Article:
Monday, June 27, 2011

Mint Oreo Cookie Truffles

I made a batch of Mint Oreo Cookie Truffles last week for a group meeting, and they were a big hit! It was such a simple recipe I couldn't resist throwing together a batch of these delightful confections (or as one of our group members called it "sin") :)  I read about this recipe somewhere on the WWW and do not know whose blog it belongs to so I apologize for the lack of reference here.

Mint Oreo Cookie Truffles
1 16oz Package Mint Oreo Cookies
1 8 oz Package Cream Cheese (I prefer whipped, but any type will do)
1  Package Vanilla or Chocolate flavored Almond Bark (also known as Candy-Quick, or the candy melts you can buy at Michaels)

1) Place the Oreo cookies in a food processor or blender (don't put them all in at once, the blender may jam up), until the cookies have been reduced to a crumbly mixture.

2) Place cookie crumbles in a mixing bowl (stand or hand mixer will work fine), and add in the cream cheese. Blend together until the cookie crumbs hold together like cookie dough.

3) Using a small cookie scoop, measure out all of the dough on a piece of parchment or waxed paper. Roll each piece between your palms to form a firm ball.  Place sheet in the freezer for about 10 minutes, or a refrigerator for about 20 minutes, until the balls of cookie are cool to the touch and firmly set.

4) Heat up the almond bark in the microwave (or using a double boiler if you wish).

5) Remove the balls of cookie from the freezer or fridge, then place another piece of parchment or waxed paper on the counter.  Transfer each cookie ball into the almond bark and completely coat, then transfer to the new piece of parchment (you can transfer cookie ball using your fingers, a fondue fork, chocolate dipping tools or a regular fork or spoon- whichever you prefer- although the chocolate dipping tools produce a much more "smooth" and professional looking coated ball... just remember, it tastes the same no matter which method you use!)

6) Allow the candy-coated balls of cookie to set until the coating has dried completely. If you are in a hurry, you can place a cookie sheet or cutting board under the parchment/waxed paper and put it in the freezer for about 5 minutes to set up the candy coating. Just know that extreme temperature difference can cause the brown colored chocolate to discolor.

7) Optional- before the candy coating dries, you can sprinkle the balls of cookie in various colored sprinkles or candy pieces. You can also take colored candy coating and drizzle it on the dried candy coating to provide a color theme and contrast to the singular color of white or brown. You can also use any type of sandwich cookie for these Truffles- you're not limited to only Mint Oreo Cookies- the sky is the limit- or at least the shelf of your grocery store is the limit!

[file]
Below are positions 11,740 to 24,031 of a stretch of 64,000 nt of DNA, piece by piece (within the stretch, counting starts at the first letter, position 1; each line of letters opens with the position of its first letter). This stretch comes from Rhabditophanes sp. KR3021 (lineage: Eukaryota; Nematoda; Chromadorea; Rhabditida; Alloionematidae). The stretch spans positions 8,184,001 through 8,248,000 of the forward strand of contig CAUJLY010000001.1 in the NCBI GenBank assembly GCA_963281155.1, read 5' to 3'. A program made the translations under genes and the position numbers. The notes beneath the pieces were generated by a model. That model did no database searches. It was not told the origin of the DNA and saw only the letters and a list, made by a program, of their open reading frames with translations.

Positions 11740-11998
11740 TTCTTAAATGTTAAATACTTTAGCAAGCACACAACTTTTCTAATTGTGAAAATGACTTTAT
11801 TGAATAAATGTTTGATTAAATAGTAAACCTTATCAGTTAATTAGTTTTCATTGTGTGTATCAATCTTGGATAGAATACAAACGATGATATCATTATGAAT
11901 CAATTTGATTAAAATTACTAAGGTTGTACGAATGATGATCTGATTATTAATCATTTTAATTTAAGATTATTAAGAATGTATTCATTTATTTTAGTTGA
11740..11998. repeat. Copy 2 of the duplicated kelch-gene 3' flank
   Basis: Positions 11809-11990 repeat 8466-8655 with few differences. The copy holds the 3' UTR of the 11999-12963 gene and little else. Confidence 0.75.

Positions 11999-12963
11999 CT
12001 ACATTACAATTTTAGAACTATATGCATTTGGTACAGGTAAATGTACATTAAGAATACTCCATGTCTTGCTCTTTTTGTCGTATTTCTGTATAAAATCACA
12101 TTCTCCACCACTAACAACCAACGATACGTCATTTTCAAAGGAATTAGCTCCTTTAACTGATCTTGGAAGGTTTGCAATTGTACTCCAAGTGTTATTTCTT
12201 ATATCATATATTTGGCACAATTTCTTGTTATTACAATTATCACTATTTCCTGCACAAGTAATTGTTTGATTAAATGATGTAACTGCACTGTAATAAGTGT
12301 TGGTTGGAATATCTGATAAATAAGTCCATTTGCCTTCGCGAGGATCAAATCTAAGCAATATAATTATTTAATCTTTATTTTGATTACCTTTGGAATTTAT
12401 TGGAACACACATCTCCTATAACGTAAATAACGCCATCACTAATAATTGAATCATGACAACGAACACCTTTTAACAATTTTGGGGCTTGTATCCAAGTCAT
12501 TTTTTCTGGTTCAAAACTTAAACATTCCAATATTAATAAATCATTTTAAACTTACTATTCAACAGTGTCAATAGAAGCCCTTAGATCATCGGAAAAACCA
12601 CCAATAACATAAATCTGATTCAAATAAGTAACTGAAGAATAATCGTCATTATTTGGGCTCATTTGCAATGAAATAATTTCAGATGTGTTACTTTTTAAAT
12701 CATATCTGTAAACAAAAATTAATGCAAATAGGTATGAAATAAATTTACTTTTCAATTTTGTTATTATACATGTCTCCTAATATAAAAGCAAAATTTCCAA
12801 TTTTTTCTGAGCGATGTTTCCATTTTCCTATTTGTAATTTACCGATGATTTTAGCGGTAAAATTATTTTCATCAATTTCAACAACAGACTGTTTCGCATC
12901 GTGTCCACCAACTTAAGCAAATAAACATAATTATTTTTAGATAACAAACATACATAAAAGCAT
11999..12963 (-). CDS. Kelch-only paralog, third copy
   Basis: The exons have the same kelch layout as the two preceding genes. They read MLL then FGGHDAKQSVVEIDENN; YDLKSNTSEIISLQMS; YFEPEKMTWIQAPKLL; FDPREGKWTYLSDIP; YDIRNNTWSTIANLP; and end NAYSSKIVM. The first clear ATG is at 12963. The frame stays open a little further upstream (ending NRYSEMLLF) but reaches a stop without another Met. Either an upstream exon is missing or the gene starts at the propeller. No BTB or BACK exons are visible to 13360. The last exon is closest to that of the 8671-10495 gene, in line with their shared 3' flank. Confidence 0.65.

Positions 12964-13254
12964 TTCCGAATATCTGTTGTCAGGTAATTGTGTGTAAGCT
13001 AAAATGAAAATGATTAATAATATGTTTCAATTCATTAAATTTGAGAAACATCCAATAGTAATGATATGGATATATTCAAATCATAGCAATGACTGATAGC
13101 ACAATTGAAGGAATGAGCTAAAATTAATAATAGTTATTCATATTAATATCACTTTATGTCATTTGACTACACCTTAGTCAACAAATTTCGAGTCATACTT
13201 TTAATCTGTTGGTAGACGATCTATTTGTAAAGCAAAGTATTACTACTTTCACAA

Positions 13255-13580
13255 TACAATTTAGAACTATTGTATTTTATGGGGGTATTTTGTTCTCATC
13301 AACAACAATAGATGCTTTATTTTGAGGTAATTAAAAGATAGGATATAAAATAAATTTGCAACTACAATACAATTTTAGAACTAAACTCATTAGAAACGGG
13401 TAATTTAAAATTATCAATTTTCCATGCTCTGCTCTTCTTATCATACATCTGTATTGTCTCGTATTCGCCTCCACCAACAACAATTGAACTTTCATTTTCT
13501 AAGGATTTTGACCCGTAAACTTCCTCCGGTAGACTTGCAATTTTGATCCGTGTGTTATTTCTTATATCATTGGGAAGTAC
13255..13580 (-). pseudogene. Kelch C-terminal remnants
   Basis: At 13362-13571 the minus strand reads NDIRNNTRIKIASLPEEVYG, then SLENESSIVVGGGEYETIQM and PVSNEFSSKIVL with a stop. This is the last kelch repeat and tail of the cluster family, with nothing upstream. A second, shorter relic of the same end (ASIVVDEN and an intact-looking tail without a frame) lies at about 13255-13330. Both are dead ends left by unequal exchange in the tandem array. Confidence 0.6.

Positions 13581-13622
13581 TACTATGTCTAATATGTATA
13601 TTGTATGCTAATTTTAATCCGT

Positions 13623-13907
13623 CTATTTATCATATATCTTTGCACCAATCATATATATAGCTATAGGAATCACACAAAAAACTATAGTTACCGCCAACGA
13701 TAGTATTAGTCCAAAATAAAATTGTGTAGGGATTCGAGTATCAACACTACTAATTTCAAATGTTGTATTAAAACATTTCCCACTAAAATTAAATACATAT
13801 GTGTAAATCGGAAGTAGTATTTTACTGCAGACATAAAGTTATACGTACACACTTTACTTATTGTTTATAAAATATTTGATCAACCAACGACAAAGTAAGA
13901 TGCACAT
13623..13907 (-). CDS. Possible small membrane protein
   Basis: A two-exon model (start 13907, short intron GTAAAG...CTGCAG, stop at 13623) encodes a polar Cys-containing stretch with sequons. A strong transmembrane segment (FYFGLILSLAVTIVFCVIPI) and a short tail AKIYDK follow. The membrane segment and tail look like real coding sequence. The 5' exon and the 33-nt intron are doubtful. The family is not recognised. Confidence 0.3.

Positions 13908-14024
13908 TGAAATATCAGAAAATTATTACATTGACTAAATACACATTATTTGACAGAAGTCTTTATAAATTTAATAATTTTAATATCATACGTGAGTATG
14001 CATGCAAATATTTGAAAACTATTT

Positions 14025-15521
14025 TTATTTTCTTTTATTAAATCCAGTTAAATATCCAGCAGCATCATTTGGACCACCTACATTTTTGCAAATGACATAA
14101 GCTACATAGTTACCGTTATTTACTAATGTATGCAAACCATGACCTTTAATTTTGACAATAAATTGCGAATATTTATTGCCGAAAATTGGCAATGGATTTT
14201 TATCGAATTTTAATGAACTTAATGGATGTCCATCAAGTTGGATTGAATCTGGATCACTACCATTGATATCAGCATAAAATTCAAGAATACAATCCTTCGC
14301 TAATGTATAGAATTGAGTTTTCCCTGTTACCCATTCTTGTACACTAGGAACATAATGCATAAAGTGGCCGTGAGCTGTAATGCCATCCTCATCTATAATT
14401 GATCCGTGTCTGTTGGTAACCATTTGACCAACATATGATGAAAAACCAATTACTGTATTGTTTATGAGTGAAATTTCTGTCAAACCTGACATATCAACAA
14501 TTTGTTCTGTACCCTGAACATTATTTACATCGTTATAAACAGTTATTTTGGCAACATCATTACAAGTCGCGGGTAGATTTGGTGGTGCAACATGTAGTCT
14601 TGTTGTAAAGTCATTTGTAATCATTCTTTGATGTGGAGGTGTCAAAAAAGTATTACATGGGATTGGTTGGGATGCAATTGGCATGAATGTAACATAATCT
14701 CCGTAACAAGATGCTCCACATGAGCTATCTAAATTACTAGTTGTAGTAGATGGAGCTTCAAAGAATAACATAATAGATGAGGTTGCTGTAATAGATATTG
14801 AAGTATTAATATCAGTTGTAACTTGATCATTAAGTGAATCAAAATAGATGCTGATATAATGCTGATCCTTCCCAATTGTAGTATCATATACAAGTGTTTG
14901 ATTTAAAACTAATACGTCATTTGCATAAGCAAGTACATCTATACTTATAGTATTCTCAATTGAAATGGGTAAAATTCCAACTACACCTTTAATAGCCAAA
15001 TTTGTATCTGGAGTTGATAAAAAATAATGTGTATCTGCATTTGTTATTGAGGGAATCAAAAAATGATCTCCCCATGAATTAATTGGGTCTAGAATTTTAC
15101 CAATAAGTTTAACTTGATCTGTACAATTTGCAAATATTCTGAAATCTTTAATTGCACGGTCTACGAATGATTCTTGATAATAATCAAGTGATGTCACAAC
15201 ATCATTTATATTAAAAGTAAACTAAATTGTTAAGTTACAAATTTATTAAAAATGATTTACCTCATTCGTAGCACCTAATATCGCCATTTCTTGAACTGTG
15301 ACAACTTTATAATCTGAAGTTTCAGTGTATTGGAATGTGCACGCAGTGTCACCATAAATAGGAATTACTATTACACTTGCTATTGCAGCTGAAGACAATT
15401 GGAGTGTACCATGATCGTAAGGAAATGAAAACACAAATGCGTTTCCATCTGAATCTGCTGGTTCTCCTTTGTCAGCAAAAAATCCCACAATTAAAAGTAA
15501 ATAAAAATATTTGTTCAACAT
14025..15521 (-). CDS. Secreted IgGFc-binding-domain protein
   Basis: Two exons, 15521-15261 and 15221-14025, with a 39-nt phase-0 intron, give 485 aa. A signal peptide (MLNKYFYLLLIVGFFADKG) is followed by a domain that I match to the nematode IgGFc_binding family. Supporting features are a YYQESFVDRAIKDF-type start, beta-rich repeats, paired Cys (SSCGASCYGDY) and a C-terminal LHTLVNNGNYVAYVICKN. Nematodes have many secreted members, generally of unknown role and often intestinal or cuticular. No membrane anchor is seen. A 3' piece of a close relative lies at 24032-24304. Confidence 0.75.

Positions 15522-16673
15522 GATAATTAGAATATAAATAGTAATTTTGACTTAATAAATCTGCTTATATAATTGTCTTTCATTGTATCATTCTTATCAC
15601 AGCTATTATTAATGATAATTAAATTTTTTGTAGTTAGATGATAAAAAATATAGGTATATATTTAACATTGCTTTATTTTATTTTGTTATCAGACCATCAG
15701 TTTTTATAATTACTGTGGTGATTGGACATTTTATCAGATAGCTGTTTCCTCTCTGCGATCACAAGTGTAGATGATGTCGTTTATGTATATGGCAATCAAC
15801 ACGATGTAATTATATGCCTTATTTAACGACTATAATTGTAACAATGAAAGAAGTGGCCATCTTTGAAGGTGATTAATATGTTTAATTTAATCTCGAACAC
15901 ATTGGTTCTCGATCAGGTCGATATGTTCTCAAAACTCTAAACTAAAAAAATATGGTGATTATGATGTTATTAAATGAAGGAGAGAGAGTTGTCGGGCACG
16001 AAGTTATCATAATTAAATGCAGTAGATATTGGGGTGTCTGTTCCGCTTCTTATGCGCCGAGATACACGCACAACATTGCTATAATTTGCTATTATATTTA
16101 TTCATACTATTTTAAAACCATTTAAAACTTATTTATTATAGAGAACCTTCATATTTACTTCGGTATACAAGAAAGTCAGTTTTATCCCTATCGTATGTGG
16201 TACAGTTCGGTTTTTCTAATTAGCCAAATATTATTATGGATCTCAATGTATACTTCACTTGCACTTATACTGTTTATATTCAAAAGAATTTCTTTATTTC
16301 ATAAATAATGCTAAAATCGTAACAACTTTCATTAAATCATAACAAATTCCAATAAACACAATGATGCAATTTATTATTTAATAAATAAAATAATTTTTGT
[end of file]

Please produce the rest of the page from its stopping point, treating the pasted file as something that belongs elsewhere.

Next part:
8) Don't be afraid to be creative! Just like the popular "cake pops", you can decorate these and make them match your occasion's theme.

Black and White Wedding Reception Cake

Good friends of ours were throwing a wedding reception for their daughter and son-in-law and were kind enough to involve me in their plans. When they asked me to replicate the actual wedding cake I was both nervous and excited. Copying the artistry of another baker as talented as their original wedding cake designer is most definitely a tough act to follow, but I truly enjoyed the experience.  Although my version of the cake was smaller and a little less refined, I am pleased with the final product, and I was happy to be able to practice skills I'd never tried before! 

 Aren't the bride and groom absolutely adorable together?!
So happy for you both!!

The Cake Layers
The top tier (Tier 1): Peanut Butter cake with Raspberry filling and Chocolate Buttercream, covered in a base layer of white fondant and a top layer of black fondant. The "pearls" are royal icing and the bow is fondant.

Tier 2: Vanilla cake with Bavarian Cream filling and Vanilla Buttercream, covered in a base layer of Vanilla modeling chocolate, then a top layer of black fondant. The layer is quilted, with "pearls" of royal icing.

Tier 3: Red Velvet cake with Cream Cheese filling and Vanilla Buttercream, covered with black fondant. The scrolling is hand-piped royal icing using a size 4 Wilton tip.

Tier 4: Lemon cake with Raspberry filling and Lemon Buttercream, covered with a base layer of black fondant and accented with strips of white fondant.

I was so happy that the Bride and Groom enjoyed their cake replica- Congratulations to such a SWEET couple! :)

Saturday, June 11, 2011

S'mores Pie

I wanted to make S'mores for a barbecue I was hosting tonight, but I decided that 8 adults, 2 kids and 2 German Shepherds might make for a difficult S'mores-making experience. So I decided to make a pie! Graham Cracker crust coated with melted Hershey's chocolate bar, then filled with chocolate pudding and topped with Marshmallow Fluff, lightly toasted. Very simple and very yummy!

S'mores Pie Ingredients:
Graham Cracker Crust: 3 C Graham cracker crumbs, 2/3 C Butter, 1/2 C Granulated Sugar
Chocolate Pudding: 1 Large box chocolate pudding, 3 C milk
Large Jar Marshmallow Fluff
Hershey's chocolate bar, grated

First I made the graham cracker crust- It included a double Graham Cracker crust recipe (you can cut this in half if you like a thinner crust): Graham Cracker Crust: 3 C Graham cracker crumbs, 2/3 C Butter, 1/2 C Granulated Sugar

Mix all ingredients together well then press into pie pan and bake for 12-15 minutes at 350F until golden brown. Let cool on a cooling rack.

Once the crust was baked, I grated chocolate on top of the still-warm crust to provide a light layer of chocolate, and a barrier between the pudding and the graham crust.

Next I made the pudding using one large box of chocolate pudding and 3 cups of half-and-half (milk can be used). Once the crust cooled, the chocolate pudding was layered on top of the chocolate-coated graham cracker crust.

The pudding layer was then topped with the large jar of Marshmallow fluff (microwaved for about 30 seconds to help spread the fluff more easily.

Lastly I toasted the Marshmallow fluff using a kitchen torch- you can broil for 1-2 minutes to get a more consistent "toasted" look of the marshmallow- but it it was hot and I didn't want to turn on the oven- plus my guests really enjoyed watching me torch the marshmallow fluff with a kitchen torch :)

It was gooey, chocolately and delicious- everything a S'mores should be!

Vanilla Extract-a-Palooza

Oh Vanilla, how do I love thee. Let me count the ways... oh wait, I mean the beans.